Sometimes chasing volume does make sense

There are digital business models which do require an obsession with volume. These business models capture attention and then sell that attention to advertisers. Attention, of course, is an extremely valuable resource today.

“Facebook moderators were instructed not to remove extreme, abusive or graphic content from the platform even when it violated the company’s guidelines, an undercover investigation has found,” RTE reported in June 2018.

“While nudity is almost always removed, violent videos involving assaults on children, racially charged hate speech and images of self-harm among underage users all remained on Facebook after being reported by users and reviewed by moderators.”

A particularly shocking video featured in the Channel Four undercover programme “showed an adult man punching and stamping on a screaming toddler,” according to the RTE report. Facebook moderators used this video in training sessions as an example of acceptable content.

We need to understand the Facebook perspective here. One moderator filmed in the programme said: “If you start censoring too much then people stop using the platform. It’s all about money at the end of the day.”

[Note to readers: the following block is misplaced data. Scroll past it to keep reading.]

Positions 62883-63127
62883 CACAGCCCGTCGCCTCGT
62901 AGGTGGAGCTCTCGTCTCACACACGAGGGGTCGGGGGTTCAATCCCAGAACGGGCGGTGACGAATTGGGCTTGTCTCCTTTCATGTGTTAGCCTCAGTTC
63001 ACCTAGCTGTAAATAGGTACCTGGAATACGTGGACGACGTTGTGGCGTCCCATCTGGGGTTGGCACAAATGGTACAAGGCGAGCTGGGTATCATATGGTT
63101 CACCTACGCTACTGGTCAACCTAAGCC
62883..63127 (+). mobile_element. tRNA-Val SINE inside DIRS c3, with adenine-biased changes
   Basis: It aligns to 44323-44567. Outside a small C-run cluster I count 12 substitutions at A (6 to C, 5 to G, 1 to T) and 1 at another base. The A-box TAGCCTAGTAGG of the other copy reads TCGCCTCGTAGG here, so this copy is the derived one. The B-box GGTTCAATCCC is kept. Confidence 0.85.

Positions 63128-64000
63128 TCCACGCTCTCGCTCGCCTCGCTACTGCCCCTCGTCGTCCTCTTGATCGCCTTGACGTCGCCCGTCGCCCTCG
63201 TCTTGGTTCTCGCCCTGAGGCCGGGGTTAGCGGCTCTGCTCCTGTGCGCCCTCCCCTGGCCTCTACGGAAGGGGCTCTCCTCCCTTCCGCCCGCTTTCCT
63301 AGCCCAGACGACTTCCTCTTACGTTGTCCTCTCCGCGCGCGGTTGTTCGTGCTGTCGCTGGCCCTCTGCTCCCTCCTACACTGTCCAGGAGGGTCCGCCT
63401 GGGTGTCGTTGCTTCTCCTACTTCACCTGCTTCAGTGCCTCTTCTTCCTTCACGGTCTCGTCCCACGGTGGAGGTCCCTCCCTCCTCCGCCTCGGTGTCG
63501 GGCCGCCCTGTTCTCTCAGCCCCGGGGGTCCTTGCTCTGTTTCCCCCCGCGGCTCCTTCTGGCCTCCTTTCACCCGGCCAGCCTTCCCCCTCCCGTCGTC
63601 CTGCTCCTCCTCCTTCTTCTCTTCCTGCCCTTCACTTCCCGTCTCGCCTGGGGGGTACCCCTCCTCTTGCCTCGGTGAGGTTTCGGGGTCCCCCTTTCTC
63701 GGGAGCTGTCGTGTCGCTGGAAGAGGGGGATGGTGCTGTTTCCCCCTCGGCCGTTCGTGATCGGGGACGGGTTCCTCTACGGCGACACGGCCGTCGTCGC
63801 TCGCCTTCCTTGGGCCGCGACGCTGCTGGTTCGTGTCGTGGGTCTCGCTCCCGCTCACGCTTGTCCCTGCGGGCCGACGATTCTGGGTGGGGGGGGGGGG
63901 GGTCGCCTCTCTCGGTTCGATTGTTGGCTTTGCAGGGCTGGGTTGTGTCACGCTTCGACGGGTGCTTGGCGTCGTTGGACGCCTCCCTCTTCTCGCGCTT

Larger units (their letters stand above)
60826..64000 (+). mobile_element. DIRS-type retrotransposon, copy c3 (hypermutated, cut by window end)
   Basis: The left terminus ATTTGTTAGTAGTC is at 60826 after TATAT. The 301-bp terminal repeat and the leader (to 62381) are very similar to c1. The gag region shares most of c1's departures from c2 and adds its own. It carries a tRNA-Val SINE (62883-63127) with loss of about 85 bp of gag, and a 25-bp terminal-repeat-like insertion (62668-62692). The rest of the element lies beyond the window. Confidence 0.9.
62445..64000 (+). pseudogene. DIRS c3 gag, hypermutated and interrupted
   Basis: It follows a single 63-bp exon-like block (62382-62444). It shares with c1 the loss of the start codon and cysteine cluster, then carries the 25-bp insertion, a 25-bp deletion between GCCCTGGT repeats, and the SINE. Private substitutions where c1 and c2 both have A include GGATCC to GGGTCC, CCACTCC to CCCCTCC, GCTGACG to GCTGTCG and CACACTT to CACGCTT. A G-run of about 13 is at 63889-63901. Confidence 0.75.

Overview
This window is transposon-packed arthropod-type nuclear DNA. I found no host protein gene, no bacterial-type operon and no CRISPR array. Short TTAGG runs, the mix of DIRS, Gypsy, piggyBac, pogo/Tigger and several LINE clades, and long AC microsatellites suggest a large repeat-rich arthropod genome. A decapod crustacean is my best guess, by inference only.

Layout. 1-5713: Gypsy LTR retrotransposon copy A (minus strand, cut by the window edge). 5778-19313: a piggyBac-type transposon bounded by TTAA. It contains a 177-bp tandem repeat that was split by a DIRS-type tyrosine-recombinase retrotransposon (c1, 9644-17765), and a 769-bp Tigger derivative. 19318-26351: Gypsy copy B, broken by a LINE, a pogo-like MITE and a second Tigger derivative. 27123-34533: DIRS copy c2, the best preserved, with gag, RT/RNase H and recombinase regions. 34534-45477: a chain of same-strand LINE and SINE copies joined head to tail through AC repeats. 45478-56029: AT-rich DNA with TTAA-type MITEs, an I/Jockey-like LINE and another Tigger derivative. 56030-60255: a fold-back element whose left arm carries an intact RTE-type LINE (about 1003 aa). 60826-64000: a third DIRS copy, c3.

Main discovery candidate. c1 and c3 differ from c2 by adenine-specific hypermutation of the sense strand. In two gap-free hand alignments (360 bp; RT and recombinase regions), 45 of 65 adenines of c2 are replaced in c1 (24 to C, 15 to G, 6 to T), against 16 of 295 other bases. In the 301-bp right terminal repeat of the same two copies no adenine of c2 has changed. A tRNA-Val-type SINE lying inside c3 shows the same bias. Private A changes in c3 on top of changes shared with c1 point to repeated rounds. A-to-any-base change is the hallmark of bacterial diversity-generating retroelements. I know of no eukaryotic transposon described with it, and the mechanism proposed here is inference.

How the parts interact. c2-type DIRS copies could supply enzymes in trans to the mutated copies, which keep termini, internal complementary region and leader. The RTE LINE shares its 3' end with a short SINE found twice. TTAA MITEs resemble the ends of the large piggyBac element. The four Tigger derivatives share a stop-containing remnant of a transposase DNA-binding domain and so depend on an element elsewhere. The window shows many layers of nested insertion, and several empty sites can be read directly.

RTE reported that, “In one training session filmed by Channel Four, the group is shown a cartoon of a woman drowning a young white girl in a bathtub, accompanied by the caption “when your daughter’s first crush is a little negro boy”. The Facebook trainer explained that such images should be ignored by moderators because they captured a lot of attention.

This is the type of stuff you have to do when you’re obsessed by volume. All your focus needs to be on how you maximize the clicks. How do you create more digital junkies and addicts? The customer’s time and attention are the target of your obsession. You combine attention and profiling information and then package that into a product you sell to advertisers.

That’s the Facebook ‘community’ model. However, most websites should take the exact opposite approach. It is the customer who needs to be treated as the advertiser. When someone searches for “cheap flight Dublin” and if you sell cheap flights to Dublin, then you already have their attention. What you must do now is help them complete their task of buying a cheap flight to Dublin.

On Facebook, people don’t mind wasting their time because they’ve got time to waste. On the vast majority of websites, the last thing they have is time to waste. On Facebook and other media and ‘community’ websites, the customer is the product that is sold to the advertiser.

On websites that sell products and services, the customer is the advertiser that you need to sell to. They are placing ads by how they search, by how they click, indicating what they need. You need to meet their needs as quickly as possible. It is entirely the wrong approach to be trying to engage, interact or convert them. Instead of trying to grab their attention, pay attention to them. Pay attention to what they searched for. Pay attention to their intent. Pay attention to the journey they want to go on. Pay attention to their time. And don’t waste it.

Facebook moderators instructed not to remove extreme content

 

 

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